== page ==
The main types of ecosystem MOWS are concerned with in terms of restoration and conservation work, are sand dunes and wetlands.
Sand dunes are critically endangered ecosystems, supporting a wide variety of specialist native flora and fauna (Jamieson, 2010). They have declined significantly in the past century, partly due to coastal development and exotic invasions. They are natures’ flood defence system, allowing sand to be dragged out during a storm to create sandbars, which reduce the power of the waves hitting the beach. The sand is then gradually returned to the beach and the dunes build up again over time. This process is negatively affected by the use of marram grass (Ammophilia arenaria) to stabilise dunes. This European grass creates a steep dune profile, causing storm waves to gouge out the front of the dune, leaving an almost vertical face which takes a long time to repair itself. In contrast, native grasses such as spinifex (Spinifex sericeus) and pingao (Ficinia spiralis) result in a shallower gradient and allow dunes to rebuild in a shorter space of time.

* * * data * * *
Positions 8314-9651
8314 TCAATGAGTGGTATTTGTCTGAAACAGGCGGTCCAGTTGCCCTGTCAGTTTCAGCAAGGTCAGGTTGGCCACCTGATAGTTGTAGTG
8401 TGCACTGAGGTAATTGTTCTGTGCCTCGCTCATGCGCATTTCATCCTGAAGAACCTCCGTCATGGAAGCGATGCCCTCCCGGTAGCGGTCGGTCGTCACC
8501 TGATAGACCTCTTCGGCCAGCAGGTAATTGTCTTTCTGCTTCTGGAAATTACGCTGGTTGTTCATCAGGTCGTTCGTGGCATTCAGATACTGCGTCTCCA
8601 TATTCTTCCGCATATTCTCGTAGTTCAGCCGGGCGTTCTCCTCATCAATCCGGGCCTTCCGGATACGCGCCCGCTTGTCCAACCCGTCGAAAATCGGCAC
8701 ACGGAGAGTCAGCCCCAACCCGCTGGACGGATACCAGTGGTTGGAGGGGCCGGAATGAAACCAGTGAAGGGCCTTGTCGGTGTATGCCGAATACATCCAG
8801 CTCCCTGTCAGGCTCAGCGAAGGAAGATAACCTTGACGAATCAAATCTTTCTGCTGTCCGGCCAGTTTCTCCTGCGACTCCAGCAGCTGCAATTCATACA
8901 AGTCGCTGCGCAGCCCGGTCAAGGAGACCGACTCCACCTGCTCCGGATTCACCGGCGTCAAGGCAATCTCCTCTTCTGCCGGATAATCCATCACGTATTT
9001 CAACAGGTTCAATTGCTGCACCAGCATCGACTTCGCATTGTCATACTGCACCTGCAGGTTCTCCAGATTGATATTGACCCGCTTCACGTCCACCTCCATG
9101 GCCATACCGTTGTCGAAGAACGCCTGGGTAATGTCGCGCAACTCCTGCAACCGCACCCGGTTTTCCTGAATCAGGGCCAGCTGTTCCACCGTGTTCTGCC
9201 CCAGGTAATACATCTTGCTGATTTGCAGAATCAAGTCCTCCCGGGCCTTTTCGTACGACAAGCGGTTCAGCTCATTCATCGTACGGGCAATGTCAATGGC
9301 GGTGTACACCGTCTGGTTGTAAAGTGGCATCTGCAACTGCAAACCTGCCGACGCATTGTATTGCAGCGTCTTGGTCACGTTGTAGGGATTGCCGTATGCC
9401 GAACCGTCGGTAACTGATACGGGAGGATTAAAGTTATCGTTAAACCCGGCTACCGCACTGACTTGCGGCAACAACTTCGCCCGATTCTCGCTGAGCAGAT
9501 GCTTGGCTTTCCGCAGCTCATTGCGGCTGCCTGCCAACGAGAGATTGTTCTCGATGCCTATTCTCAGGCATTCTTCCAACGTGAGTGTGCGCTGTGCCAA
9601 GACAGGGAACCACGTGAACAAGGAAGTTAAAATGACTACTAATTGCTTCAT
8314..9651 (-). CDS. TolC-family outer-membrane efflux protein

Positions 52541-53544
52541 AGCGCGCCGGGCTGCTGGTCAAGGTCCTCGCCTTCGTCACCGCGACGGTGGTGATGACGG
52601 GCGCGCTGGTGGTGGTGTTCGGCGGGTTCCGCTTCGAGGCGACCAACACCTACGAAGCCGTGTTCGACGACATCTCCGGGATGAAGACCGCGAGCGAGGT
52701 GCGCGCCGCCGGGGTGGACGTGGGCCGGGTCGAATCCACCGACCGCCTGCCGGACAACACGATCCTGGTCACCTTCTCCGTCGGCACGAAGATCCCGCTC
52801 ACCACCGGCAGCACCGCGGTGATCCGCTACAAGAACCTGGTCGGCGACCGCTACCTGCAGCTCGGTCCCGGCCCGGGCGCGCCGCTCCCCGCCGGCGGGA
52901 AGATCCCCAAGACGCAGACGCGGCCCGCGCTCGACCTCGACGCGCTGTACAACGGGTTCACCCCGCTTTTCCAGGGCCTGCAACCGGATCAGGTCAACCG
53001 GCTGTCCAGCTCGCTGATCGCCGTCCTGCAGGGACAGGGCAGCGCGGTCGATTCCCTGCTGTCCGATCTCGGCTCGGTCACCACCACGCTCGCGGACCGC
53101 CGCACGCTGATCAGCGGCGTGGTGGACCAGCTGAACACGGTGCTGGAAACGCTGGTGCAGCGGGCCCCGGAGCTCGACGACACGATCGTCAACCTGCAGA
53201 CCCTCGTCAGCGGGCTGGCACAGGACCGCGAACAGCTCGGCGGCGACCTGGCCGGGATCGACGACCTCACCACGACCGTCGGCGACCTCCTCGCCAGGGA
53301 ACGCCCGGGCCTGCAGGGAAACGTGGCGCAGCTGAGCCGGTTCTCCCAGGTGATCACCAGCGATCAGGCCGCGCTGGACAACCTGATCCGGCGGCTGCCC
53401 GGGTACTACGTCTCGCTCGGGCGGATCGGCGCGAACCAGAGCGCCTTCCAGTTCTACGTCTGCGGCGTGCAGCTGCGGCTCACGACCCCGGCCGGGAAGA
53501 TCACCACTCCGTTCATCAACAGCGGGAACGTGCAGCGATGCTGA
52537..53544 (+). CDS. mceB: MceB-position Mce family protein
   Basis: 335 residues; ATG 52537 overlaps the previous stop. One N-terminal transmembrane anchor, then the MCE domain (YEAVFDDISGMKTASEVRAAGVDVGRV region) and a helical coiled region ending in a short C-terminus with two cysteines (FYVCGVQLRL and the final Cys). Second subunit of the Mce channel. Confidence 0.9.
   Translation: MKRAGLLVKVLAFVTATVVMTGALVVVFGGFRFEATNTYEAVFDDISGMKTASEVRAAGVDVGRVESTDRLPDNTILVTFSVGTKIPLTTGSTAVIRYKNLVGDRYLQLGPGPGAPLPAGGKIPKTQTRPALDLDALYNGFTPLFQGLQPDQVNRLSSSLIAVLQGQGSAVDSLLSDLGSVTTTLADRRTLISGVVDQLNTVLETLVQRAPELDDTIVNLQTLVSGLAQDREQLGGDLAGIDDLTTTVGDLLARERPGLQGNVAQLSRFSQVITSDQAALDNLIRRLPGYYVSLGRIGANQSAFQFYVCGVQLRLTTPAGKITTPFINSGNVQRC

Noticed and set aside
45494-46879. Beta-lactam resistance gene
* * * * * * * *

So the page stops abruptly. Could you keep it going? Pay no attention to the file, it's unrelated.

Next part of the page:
Wetlands are natures’ filters; sifting harmful substances from the water, as well as protecting against floods and erosion. They provide habitat and food for many species, and recreational areas for activities such as fishing and tramping.
The dominant vegetation on the fore dunes are the native grasses spinifex (Spinifex sericeus), pingao (Ficinia spiralis) and sand tussock (Austrofestuca littoralis). These fore dune plants are well adapted to the dynamic environment, tolerating high temperatures, low moisture conditions, salt spray and burial by sand (Esler, 1970). These species are in good condition on the spit but are threatened by invasive pest plant species and rabbits. The back dune is dominated by pohuehue (Muhlenbeckia complexa) and wiwi (Juncus pallidus).
References: Esler, A. E. (1970). Manawatu sand dune vegetation. Proceedings of the New Zealand Ecological Society, 17: 41-46.
BirdLife International (2012). Charadrius obscurus. In: IUCN 2012. IUCN Red List of Threatened Species. Version 2012.1. . Downloaded on 03 August 2012.
Jamieson, S. L. (2010). Sand dune restoration in New Zealand: Methods, Motives, and Monitoring. Unpublished MSc Thesis. Victoria Universityof Wellington, Wellington, New Zealand. 158p.